Who is this class for: The course is primarily aimed at third- or fourth-year undergraduates and beginning graduate students, as well as professionals and distance learners interested in learning how the brain processes information.


Created by:   University of Washington

  • Rajesh P. N. Rao

    Taught by:    Rajesh P. N. Rao, Professor

    Computer Science & Engineering

  • Adrienne Fairhall

    Taught by:    Adrienne Fairhall, Associate Professor

    Physiology and Biophysics

LevelBeginner
Language
English
How To PassPass all graded assignments to complete the course.
User Ratings
4.7 stars
Average User Rating 4.7See what learners said
Syllabus

FAQs

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How It Works
Coursework
Coursework

Each course is like an interactive textbook, featuring pre-recorded videos, quizzes and projects.

Help from Your Peers
Help from Your Peers

Connect with thousands of other learners and debate ideas, discuss course material, and get help mastering concepts.

Certificates
Certificates

Earn official recognition for your work, and share your success with friends, colleagues, and employers.

Creators
University of Washington
Founded in 1861, the University of Washington is one of the oldest state-supported institutions of higher education on the West Coast and is one of the preeminent research universities in the world.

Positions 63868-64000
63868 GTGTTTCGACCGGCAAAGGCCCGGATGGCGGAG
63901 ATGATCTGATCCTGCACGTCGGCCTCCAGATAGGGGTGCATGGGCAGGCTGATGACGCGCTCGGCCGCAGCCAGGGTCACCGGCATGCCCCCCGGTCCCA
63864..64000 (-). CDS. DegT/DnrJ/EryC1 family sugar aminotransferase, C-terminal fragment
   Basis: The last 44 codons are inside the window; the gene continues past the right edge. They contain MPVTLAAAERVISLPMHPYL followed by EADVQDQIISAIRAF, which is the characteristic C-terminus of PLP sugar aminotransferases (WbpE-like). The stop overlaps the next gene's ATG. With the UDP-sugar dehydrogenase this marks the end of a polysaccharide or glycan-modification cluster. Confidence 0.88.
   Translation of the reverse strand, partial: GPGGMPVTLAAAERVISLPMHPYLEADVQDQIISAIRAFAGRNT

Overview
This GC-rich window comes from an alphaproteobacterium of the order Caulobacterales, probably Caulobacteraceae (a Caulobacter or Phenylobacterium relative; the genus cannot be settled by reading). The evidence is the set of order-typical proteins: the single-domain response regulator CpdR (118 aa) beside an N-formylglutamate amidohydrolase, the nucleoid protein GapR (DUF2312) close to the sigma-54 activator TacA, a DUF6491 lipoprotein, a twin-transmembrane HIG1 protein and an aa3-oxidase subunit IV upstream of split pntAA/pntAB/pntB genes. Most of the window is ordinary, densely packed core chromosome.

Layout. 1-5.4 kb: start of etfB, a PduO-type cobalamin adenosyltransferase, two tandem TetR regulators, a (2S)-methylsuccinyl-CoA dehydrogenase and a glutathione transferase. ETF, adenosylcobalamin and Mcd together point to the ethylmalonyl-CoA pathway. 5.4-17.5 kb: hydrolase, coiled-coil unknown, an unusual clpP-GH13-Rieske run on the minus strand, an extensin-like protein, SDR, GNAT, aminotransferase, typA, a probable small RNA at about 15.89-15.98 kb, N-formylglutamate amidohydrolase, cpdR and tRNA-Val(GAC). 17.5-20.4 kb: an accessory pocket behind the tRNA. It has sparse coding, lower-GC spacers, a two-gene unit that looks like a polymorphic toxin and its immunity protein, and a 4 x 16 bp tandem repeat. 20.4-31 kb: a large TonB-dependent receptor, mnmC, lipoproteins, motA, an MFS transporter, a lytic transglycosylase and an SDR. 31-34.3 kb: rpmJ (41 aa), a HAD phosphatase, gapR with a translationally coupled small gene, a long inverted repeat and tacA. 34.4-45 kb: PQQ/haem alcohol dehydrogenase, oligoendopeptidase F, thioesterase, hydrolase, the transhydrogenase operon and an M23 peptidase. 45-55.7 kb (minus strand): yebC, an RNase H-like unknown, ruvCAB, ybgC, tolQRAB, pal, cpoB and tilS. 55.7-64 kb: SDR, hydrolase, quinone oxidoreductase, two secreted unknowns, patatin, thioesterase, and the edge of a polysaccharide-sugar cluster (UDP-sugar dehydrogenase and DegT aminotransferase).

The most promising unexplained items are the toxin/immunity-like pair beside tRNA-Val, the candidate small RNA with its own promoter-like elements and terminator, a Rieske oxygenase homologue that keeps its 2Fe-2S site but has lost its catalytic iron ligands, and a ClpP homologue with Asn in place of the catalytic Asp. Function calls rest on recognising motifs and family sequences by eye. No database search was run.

Ratings and Reviews
Rated 4.7 out of 5 of 85 ratings

Lectures are concise; quizzes are helpful. Great introduction to computational neuroscience!

An amazing course for people with a computer science background wishing to explore the world of human brain from CS perspective.

Excellent Course, with very clear and detailed explanations, and a lot of additional materials indicated through links and papers. I particularly enjoyed the Guest Lectures as well, showing the applicability of what was learned in real life.

Phenomenal course. My background is in mechanical engineering, but all the biological concepts were explained clearly and concisely. I wish a bit more modeling in Matlab was done, but overall I'm very pleased with the course. A solid background in linear algebra, statistics, and some basic calculus is recommended to get the most out of the course.